From free/slave binaries to Black/White dialectics: The problem of race in antebellum discourse (1831--1861)
This dissertation argues that the death of slavery in the nineteenth-century paralleled the birth of “race” as an operational term in matters of social policy, cultural production, and legal disputes. This claim requires investigating the dialectical relationship between Blackness and Whiteness as categories of being. Therefore, this project operates on two levels: fixing the boundaries between Blackness and Whiteness in the antebellum period in order to unfix them, and contesting the idea of boundaries or boundary-making as an ontological act. Specifically, this project looks at four dimensions of the discourse of race in antebellum America: law as a constitutive element of race; allocating Blackness within a discourse of pain; race as performance/performativity; and race as a case of geo-politics. Addressing these issues requires deploying contemporary rhetorical theory, especially deconstruction, to define the grounds upon which race operated as a social and cultural phenomenon. My focus on the antebellum contention over race anticipates and explains the failure of the Reconstruction and the establishment of the Jim Crow South as the inevitable consequences of the gradual process of replacing slavery with “race” as the site of civic and social power. The most important finding of this dissertation is that discussions of race in the nineteenth-century bear a strong resemblance to contemporary ones. Therefore, the study of civil rights as a history and not only as a movement is crucial to revising contemporary race relations and laws. In addition, restoring to race its rhetoricity opens the door for re-defining difference as a pre-requisite for equality in a multi-cultural, multi-lateral civil society. ^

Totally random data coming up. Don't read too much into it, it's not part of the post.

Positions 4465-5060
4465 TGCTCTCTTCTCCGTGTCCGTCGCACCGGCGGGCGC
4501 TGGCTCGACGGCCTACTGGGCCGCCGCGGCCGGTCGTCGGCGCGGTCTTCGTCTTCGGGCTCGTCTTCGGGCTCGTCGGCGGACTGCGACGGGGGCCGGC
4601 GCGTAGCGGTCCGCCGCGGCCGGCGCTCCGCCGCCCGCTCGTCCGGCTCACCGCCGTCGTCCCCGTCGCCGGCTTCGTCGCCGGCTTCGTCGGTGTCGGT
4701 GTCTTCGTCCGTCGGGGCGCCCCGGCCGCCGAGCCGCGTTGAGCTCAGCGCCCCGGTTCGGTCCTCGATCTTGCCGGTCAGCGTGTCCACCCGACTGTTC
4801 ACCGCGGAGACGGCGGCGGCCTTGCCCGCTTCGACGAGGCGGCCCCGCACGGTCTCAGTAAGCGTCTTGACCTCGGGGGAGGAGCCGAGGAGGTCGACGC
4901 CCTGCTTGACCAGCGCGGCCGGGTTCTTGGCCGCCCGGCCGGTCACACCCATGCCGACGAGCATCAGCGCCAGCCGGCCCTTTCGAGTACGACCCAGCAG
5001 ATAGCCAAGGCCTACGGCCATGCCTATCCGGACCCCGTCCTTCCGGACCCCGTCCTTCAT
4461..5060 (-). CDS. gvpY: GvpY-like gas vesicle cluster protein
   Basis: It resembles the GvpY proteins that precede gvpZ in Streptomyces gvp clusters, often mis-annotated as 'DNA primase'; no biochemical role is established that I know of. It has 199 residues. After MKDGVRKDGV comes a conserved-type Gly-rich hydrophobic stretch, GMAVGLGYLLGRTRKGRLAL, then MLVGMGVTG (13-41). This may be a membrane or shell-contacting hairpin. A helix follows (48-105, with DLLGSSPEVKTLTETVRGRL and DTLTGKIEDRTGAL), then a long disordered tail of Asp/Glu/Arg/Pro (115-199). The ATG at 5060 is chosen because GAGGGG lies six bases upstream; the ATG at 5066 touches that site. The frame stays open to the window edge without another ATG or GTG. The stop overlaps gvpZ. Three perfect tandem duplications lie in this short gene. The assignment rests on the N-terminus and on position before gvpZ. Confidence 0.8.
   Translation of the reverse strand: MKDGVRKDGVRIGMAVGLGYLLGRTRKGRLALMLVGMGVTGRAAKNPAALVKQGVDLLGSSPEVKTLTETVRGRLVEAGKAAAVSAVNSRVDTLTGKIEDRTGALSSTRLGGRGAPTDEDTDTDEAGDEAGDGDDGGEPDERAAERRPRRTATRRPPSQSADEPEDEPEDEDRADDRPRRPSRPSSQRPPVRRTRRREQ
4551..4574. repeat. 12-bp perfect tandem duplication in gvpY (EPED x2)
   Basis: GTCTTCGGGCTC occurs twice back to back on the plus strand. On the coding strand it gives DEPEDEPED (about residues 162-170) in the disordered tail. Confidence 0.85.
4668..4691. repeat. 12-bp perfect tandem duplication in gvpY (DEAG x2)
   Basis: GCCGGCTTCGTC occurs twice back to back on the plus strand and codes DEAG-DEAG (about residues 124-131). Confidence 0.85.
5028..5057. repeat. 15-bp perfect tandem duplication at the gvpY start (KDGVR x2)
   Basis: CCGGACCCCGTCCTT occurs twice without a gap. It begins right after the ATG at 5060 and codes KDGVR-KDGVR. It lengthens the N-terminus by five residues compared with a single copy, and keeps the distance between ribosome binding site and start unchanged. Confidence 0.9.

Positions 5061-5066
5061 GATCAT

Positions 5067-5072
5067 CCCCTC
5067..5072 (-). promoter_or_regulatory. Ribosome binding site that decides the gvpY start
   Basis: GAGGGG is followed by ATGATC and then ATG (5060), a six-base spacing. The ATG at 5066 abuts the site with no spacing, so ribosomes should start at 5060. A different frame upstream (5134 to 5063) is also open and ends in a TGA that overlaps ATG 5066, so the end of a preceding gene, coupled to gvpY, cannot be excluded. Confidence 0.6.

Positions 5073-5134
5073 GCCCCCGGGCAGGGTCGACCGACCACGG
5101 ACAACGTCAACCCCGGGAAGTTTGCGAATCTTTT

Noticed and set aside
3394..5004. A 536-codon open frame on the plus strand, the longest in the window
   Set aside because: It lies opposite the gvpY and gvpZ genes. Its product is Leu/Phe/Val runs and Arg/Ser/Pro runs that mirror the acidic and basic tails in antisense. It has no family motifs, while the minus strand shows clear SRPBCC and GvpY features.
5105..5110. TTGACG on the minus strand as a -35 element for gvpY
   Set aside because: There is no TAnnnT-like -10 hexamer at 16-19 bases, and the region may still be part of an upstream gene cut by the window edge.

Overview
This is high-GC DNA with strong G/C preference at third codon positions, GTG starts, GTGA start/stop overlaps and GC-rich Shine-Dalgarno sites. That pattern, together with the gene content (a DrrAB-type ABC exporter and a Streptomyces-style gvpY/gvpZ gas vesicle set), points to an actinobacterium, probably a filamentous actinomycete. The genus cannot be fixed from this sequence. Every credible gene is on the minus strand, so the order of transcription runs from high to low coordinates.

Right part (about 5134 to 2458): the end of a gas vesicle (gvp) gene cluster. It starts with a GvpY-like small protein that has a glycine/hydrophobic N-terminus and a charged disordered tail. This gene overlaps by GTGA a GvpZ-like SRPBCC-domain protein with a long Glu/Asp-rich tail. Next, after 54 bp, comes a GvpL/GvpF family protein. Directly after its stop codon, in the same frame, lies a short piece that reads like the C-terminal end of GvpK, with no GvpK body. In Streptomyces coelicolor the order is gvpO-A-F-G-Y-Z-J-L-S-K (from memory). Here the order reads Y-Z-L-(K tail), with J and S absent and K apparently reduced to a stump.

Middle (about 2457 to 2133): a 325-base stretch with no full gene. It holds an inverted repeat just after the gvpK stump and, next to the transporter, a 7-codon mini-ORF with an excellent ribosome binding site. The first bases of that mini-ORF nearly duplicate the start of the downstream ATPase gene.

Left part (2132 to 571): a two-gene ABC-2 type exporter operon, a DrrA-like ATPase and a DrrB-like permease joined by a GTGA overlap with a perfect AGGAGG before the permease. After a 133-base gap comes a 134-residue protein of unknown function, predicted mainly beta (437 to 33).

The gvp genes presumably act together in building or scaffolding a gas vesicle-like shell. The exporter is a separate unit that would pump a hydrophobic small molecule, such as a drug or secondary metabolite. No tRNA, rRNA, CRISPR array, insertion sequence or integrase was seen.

History, Black|History, United States|Language, Rhetoric and Composition
"From free/slave binaries to Black/White dialectics: The problem of race in antebellum discourse (1831--1861)"
Dissertations and Master's Theses (Campus Access).